Nope. Not just Trivia!
When it comes to Hollywood entertainment, much like art, I may not know it, but I know what I like.
I love the back stories, the behind-the-scenes stuff. And production people who pander to their audience.
An old-school example: Remember The Man From UNCLE (you baby-boomers out there)? Yeah, there were board games, and toys and books, and movies. But I especially appreciated the minutiae.
We wish to thank the United Network Command for Law and Enforcement without whose assistance this program would not be possible
Man, I loved that in the credits! I knew they couldn’t put that statement there unless such an organization existed!
I remain a fan of the TV show Person of Interest (even though it’s ratings are down and IF it returns it will be later this year with only 13 episodes :-( ) And I was trolling the Internet, looking for some tidbit of information regarding an actual start date and/or show renewal.
And I found THIS telephone number:
(for the unitiated – or less obsessed – this is a number given by Mr. Finch to Shaw in an effort to recruit her in his efforts to save people using the machine – if this is meaningless to you, you really need to catch P.O.I. on You Tube or Netflix!)
Usually, fictional telephone numbers on TV or films are separated from the real by the inclusion of the prefix 555, which the telecoms have agreed means non-working and fictional, lest a real number be shown and people start calling someone’s real number. (867-5309 or Pennsylvania 6-5000 ring any bells? Yes, I know, I’m old…)
But, if you are a fan of POI, you should really call the number…
It goes to a Harold Wren of Universal Heritage Insurance (!) which is one of Finch’s covers. (Of course, Finch isn’t his real name, either.)
But wait, there’s more – Universal Heritage Insurance has a website!
You see? Minutiae. And production people pandering to their audience.
(Obviously, I’ve too much time on my hands.)
FRESNO, Calif. — While officers raced to a recent 911 call about a man threatening his ex-girlfriend, a police operator in headquarters consulted software that scored the suspect’s potential for violence the way a bank might run a credit report.The program scoured billions of data points, including arrest reports, property records, commercial databases, deep Web searches and the man’s social- media postings. It calculated his threat level as the highest of three color-coded scores: a bright red warning.The man had a firearm conviction and gang associations, so out of caution police called a negotiator. The suspect surrendered, and police said the intelligence helped them make the right call — it turned out he had a gun. (…)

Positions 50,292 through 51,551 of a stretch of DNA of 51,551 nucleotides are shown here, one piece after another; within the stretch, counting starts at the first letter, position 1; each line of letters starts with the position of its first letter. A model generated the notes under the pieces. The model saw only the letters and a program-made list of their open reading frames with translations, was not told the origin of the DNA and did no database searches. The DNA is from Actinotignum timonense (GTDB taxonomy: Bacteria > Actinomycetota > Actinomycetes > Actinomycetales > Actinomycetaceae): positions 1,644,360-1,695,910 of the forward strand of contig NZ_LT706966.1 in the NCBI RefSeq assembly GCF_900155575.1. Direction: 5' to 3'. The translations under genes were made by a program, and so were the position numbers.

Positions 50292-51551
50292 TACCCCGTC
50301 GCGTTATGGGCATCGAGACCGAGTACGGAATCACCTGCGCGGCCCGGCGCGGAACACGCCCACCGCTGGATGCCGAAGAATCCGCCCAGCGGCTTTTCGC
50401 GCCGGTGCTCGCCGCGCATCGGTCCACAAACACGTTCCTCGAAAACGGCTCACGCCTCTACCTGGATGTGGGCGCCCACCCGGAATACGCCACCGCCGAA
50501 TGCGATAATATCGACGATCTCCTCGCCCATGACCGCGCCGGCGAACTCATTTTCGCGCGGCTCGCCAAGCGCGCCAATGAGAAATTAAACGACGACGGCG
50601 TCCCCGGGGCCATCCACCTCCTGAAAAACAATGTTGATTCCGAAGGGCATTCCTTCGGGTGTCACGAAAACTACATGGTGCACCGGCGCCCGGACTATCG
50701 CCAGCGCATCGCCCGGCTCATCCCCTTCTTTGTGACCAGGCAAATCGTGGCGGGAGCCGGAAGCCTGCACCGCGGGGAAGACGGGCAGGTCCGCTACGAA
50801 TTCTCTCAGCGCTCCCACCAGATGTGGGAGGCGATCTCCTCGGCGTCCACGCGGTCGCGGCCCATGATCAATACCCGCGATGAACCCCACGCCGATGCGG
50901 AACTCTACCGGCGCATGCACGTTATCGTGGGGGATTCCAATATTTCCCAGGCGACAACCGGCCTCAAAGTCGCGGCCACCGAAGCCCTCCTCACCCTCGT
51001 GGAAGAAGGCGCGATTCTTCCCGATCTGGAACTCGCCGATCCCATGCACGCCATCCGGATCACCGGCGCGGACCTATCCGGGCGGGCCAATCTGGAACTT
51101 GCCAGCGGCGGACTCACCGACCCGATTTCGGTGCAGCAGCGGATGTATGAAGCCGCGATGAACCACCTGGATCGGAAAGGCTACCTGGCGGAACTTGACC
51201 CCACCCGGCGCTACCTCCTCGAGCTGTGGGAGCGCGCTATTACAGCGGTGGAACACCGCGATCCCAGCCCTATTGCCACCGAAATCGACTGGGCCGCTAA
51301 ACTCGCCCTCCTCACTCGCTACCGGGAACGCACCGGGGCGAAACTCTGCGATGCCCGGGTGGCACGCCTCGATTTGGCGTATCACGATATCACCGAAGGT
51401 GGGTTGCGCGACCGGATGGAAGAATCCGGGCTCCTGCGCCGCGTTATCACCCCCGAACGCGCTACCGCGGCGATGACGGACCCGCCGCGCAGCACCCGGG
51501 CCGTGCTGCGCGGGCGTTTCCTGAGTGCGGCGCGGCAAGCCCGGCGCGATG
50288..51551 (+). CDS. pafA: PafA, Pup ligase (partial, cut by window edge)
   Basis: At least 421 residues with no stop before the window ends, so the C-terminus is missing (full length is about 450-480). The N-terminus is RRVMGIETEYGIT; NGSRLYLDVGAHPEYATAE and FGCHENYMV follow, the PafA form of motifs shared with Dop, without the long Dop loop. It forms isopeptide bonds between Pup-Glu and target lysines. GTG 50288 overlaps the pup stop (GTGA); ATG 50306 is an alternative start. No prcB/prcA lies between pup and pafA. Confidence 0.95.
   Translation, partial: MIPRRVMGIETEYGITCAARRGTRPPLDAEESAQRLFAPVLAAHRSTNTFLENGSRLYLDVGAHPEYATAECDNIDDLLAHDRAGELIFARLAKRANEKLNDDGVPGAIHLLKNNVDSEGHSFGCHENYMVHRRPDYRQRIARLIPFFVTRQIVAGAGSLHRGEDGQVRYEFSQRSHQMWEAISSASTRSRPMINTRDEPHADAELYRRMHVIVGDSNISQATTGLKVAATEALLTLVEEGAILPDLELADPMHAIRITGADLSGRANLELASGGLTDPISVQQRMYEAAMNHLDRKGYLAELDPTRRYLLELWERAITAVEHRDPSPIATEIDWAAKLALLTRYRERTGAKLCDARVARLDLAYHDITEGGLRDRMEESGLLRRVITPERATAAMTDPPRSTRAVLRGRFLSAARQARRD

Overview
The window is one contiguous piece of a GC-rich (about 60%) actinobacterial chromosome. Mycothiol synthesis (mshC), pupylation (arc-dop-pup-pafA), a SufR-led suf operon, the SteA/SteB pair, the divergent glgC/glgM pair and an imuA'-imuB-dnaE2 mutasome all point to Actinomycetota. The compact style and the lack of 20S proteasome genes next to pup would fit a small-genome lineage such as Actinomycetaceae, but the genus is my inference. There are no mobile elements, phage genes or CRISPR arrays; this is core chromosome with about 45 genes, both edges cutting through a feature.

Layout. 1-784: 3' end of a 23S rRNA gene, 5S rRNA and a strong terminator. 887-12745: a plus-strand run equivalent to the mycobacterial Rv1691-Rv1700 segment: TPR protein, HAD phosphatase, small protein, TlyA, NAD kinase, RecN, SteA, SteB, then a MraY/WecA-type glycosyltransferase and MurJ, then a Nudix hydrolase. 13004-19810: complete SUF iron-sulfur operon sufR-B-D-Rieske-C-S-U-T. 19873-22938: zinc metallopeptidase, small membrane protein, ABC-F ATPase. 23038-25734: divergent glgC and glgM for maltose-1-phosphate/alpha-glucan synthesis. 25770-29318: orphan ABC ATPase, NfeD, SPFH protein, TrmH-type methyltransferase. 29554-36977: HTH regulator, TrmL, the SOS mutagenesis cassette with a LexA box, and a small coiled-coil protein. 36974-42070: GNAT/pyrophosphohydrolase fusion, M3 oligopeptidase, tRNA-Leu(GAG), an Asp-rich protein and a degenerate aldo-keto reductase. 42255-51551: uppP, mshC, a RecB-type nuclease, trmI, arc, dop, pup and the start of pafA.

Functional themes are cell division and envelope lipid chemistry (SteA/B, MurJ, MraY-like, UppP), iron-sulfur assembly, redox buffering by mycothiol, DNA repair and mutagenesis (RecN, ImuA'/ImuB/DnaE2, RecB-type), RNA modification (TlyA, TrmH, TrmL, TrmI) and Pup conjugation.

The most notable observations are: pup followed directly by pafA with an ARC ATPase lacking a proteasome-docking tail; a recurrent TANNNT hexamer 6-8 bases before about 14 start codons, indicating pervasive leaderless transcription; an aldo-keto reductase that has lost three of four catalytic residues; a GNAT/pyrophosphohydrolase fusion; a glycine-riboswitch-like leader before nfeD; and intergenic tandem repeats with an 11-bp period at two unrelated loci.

Yep, I bit the bullet and installed it.
Thus far (Day Three) it seems to work alright. I previously was using Windows 7 Home, which I LOVED! Of course, not unlike my ancient (three-year-old) Android cellular telephone, I was advised it would no longer be supported (as of some date).
So, I updated that, as well. (I paid it off. WTH!)
And, regardless my changing the security settings, I’m certain Microsoft will continue to follow my perusal of the Internet, and diligently pass along what it finds to governmental and corporate entities.
It’s already disconcerting that my new Samsung Galaxy Note 5 seems not only to know where I am in space, but remembers where I have been previously, and makes recommendations regarding where to go next!
(Note to self – Windows 10 resembles Android! Who knew?)
The Singularity isn’t far off, and I expect Cortana to ask me, “What are you doing, Guffaw?” any day now.
The times – they are a changin’.
FBI Director campaigns against online security, cites #Garland – where one citizen with a gun protected what $53b spy budget did not.